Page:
"We reckon you're the first player born in Pakistan to win an All-Ireland medal."
RTÉ’s Darragh Maloney was on safe ground when he put this claim to Mayo’s Shairoze Akram after the 2016 All-Ireland U-21 final.
There was no sign of any wizened old historian piping up on social media with "well actually…"
Akram, born in Haroonabad, started at wing-back on the side which won Mayo’s fifth U-21 crown with a victory over Cork in Ennis.
"I couldn’t confirm that for you, but I’ll take it!" Akram responded to the sound of yahoos from the obligatory cluster of well-wishers gathered in shot.
To non-Mayo ears at least, he sounded indistinguishable from any of his team-mates.
Darker skinned but Irish accented, Akram is of a new cohort of foreign-born players who are now coming of age in county teams.
For well over a century after its founding, the composition of the GAA naturally reflected the mono-cultural nature of the Irish state.
As late as the early 1990s, 'diversity’ in the GAA usually meant there might be the odd Church of Ireland player on the team.
Peter Whitnell, Down's star full-forward from the 1991 All-Ireland winning team (and a League of Ireland winning soccer player) was on the receiving end of sectarian abuse during his playing days, though, as he told the Irish News a few years back, he was of mixed parentage and the family weren't particularly preoccupied with religion.
In recent decades, the GAA has had no shortage of stars with different ethnic roots. Jason Sherlock, the son of a Hong Kong-born father, was the breakout sensation in the blisteringly hot summer of 1995. The Ó hAilpín's family background is well known, not least thanks to Mícheál Ó Muircheartaigh's turn of phrase.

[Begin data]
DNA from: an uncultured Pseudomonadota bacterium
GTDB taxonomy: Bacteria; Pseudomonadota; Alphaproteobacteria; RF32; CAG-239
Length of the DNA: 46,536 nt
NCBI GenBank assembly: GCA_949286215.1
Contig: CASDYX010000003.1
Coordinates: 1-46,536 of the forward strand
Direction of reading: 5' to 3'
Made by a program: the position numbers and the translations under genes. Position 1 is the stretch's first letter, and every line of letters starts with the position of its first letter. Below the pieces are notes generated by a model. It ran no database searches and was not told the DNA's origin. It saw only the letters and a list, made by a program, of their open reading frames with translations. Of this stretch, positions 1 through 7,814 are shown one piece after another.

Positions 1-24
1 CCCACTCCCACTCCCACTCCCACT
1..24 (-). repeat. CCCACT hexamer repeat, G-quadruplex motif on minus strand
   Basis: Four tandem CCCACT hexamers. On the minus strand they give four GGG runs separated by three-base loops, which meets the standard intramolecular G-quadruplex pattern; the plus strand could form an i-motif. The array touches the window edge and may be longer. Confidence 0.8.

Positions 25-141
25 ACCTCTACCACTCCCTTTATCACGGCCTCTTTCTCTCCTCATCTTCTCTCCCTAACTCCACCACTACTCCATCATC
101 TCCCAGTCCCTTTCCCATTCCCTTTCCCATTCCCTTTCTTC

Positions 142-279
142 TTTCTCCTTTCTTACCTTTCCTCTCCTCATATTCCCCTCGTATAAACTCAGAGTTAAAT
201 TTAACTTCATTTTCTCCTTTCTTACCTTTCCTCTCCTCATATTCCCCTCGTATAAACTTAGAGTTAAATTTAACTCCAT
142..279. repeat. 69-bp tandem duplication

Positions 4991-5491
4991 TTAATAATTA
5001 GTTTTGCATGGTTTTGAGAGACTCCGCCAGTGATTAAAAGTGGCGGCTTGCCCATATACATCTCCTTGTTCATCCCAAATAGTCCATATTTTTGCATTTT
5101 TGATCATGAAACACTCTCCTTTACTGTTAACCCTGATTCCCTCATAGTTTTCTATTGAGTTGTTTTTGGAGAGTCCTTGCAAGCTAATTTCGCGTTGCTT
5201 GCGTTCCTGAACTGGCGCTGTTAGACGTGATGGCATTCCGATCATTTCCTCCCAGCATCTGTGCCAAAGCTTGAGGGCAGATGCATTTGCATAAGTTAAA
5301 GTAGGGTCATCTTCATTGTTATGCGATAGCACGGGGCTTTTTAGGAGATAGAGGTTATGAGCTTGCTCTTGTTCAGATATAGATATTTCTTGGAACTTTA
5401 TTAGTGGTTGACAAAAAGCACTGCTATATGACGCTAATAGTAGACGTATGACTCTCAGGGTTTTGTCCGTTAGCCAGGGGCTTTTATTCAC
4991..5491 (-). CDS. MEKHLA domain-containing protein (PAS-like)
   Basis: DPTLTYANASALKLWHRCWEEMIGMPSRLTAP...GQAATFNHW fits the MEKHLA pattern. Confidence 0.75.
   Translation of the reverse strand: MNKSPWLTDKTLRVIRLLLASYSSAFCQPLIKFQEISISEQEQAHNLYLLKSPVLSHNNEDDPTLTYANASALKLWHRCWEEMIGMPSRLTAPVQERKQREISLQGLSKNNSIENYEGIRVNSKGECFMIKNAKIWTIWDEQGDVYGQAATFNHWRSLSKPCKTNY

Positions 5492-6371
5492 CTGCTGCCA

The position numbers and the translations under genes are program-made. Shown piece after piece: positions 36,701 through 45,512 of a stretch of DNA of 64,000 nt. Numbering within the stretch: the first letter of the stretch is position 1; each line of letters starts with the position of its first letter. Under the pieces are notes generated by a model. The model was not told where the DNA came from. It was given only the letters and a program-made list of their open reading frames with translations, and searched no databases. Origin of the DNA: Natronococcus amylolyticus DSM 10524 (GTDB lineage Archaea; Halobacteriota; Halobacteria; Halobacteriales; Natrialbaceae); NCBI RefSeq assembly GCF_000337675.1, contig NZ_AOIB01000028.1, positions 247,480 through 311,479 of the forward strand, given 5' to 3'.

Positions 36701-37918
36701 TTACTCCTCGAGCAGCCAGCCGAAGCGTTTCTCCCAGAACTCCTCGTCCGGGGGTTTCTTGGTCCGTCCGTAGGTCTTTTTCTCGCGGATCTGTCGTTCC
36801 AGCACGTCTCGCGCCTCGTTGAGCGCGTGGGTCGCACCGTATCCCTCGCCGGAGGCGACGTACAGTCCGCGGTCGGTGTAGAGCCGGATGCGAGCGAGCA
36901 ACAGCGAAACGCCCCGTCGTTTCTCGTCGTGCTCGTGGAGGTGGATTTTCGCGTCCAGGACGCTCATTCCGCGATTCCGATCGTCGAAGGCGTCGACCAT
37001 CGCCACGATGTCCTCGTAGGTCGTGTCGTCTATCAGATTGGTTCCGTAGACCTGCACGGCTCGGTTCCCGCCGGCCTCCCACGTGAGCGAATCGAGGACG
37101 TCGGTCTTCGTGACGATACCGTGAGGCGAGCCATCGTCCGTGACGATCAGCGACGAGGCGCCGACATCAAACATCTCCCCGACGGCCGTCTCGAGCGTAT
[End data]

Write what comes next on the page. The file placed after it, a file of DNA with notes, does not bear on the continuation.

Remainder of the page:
'I always had to push myself and try a little bit harder' Watch New Gaels on @RTEOne @RTEplayer from 10.15pm on Thursday 10 September #NewGaels @boidusayeh @westmeath_gaa #rtegaa pic.twitter.com/N2NB47ZeHv— RTÉ GAA (@RTEgaa) September 9, 2020
Lee Chin, of Malaysian Chinese extraction, on his father's side, barely needs an introduction these days. Alongside Matthew O'Hanlon, he lifted the Bob O'Keeffe Cup last year, as Wexford claimed a first Leinster title in 15 years.
These names are now so household, their background is rarely even referred to anymore. Sherlock and Chin were both born in Ireland, while the Ó hAilpín brothers were born in Fiji and Australia.
In its Strategic Review of 2009, the GAA signalled its intention to widen its appeal among ethnic minorities.
By 2016, the association wanted to have "an outstanding reputation for attracting and retaining members from all sections of the community."
They were, they said, keen to welcome players and members of "all nationalities, religions and ages."
Recent years have seen this ambition go a long way to being realised, as documented in ‘New Gaels’ on RTÉ One.
There’s Zak Moradi, already the most famous Leitrim hurler of this any or other generation, who spent the first 12 years of life in a refugee camp in Ramadi in Iraq, the location where his family had been living for two decades, having been displaced by the Iran-Iraq war of the 1980s.
Moradi - "of Kurdish blood but an Irish heart" - hit the headlines with his starring cameo from the bench as Leitrim won the 2019 Lory Meagher Cup.
There’s Jeannine O’Brien, born in Kinshasa and now a stalwart of the Monaleen club in Limerick, where she mentors ladies teams.